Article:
Prolonging the war in Syria through a protracted bombing and arming campaign against ISIS, as military interventionists advocate, will not only keep the blood flowing, it will prevent a clear winner from emerging. “Humanitarian” intervention will prevent dialogue about what it means to be a nation. Indeed, it will prevent dialogue period.

If military interventionists truly want freedom and a lasting peace for the Middle East (and it is not clear that this is what they want) they would do well to stop relying upon the logical inconsistencies that they have fed to themselves over the past century. No amount of fairy dust or unicorn shit will be able to compensate for their fatal conceit.

What is missing from the Middle East is a vibrant sense of nationhood. It is no accident that the peoples in the Middle East with a strong sense of nationhood – the Turks, the Palestinians, the Kurds, and the Israelis – have had to fight for survival over the last 100 years or so to create, to retain, and to promote the cause of their nations.

Preventing dialogue, preventing compromise, and preventing victory in Syria by inadvertently playing different sides off on each other is not a humanitarian option. It’s not even a good “smart power” option. The military power of the West has been overrated for about a hundred years now. Its true power rests in the international institutions – international governmental organizations (IGOs) – it has been creating piecemeal over the past five hundred years. I blogged about wielding this influence most recently here and here. (and here is an older one). Also, open borders is an option that is never entertained by the international relations community (which is probably because it can only be implemented with some sort of political integration).

From the Comments: Race Consciousness and Stubborn Old Dudes

I like to brag about NOL‘s ‘comments’ threads to people who pretend to be interested in hearing about what I have been up to post-graduation, but lately I’ve been overwhelmed by the bad assery that’s showed up here. For instance, Dr Khawaja’s take on left-wing race consciousness:

One of the absurdities of the whole conversation is the reflexive assumption that the woman in the video IS white. She’s walking at a fast clip, often past the people who are walking in the reverse direction. It wouldn’t necessarily be obvious to anyone what her “race” was. She could be Hispanic. Is that “white”? She could be of mixed race. Is that “white”? Hard to know, hard to tell, and in my case, hard to care. Frankly, if I went by the vicissitudes of left-wing race consciousness, I’d be hard-pressed to figure out what “race” I myself am. Some days I’m an off-white beneficiary of white privilege. Some days I’m a brown victim of Islamophobia. They just seem to make up whatever rubbish suits them at a given moment, and it becomes the race-wisdom du jour. One of the great things about left-wing race consciousness is that it demands consciousness of something while questioning the existence of the very thing we’re supposed to be conscious of–and then reprimands us for not being sufficiently conscious of “it.” Wouldn’t it just be easier to stop obsessing over it?

He’s got more, too, on the video’s implications for libertarian and liberal (‘social democrat’ for all you non-North Americans) dogmas. I’d quote it all but there wouldn’t be enough room for the pep talk Dr Amburgey gave me after I flipped out on Dr Delacroix:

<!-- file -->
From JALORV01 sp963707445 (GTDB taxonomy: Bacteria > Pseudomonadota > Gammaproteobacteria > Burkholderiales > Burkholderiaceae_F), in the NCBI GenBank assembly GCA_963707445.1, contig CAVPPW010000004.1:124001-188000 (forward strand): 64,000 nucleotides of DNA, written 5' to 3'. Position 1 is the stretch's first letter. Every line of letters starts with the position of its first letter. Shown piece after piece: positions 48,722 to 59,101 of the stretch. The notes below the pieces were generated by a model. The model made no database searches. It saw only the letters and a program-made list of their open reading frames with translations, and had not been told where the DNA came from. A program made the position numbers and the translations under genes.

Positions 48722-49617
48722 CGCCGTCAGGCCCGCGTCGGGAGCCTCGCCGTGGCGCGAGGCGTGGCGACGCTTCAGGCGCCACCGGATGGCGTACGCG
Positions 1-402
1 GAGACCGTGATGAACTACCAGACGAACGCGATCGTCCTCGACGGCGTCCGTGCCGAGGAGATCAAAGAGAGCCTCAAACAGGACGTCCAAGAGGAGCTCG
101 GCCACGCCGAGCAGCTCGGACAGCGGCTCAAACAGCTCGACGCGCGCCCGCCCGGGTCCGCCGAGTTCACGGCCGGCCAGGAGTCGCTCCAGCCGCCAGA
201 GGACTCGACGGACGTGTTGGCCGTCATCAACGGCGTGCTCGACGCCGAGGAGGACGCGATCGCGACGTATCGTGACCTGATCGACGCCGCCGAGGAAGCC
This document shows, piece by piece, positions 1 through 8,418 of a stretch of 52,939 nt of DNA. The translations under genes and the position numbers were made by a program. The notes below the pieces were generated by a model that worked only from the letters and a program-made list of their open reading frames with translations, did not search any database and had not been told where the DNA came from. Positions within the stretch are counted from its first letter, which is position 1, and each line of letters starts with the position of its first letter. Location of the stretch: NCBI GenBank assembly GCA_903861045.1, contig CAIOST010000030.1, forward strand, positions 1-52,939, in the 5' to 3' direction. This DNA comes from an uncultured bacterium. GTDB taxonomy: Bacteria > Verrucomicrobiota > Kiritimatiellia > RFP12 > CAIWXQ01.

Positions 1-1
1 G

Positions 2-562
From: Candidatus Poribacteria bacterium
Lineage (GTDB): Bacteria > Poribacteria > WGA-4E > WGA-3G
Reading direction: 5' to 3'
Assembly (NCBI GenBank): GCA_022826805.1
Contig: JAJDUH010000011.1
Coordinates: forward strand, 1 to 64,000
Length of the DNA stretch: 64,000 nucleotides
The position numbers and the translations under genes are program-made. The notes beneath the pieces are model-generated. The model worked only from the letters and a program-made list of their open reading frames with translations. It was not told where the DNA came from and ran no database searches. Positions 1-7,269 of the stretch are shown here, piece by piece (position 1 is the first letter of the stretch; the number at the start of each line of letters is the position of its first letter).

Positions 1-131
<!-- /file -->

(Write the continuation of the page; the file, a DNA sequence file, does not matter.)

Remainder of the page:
I can understand that it torques you. I just think you should be realistic [dare I say pragmatic?]. Jacques is sometimes intellectually dishonest. He is always lazy. He’s also old; he’s older than me and I’m older than dirt. He’s not going to change. When he says something untrue point it out, make fun of him for a bit and then move on.

Spend your energy on more worthwhile topics. Explain why it is that progressives vehemently object to the surveillance apparatus under George W. Bush but don’t have a problem when it’s run by Barack Obama.

Fair enough Dr A. Fair enough. And thanks.

Speaking of ‘comments’ threads, Dr Khawaja’s consortium, Policy of Truth, has some great ones as well. Check out their latest thread and then hang your heads in shame.

Cat-calling, free speech, and the continued cannibalization of the Left

The National Review has an excellent piece out by Charles Cooke on that video about catcalls that recently went viral (if you haven’t seen it yet, or don’t know what it is, here, and get out from under that rock). The article highlights well the continued crisis that Leftist circles have been in since the collapse of the Berlin Wall.

Aside from continuing to defend the likes of Fidel Castro at the superficial, political level, the intellectual depravity of the Left is on full display thanks to the work of the people who made the video. Here is Cooke, for instance, on one of the more popular versions of the Left’s criticism of the video; the one arguing that most of the men - who were largely black or Latino – catcalling the girl were forced into doing so simply because of the white power structure in place (no seriously):

To contend that the minorities depicted in the video are mere victims of circumstance and that they have been forced by their conditions into badgering innocent women on the street is to contend that those minorities lack agency, intelligence, sensitivity, and the capacity to reason — that they are child-like figures who act on their base instincts and who need excusing and explaining by their betters. Oddly enough, it is also to contend that the victim was either a “white gentrifier” herself, or a proxy for white gentrifiers, and that she therefore deserved the treatment she received. This presumption, it should go without saying, is typically anathema to the arbiters of feminist thought. One cannot help but wonder whether, weighed down by their own contradictions, the champions of “empowerment” have at last become what they despise themselves?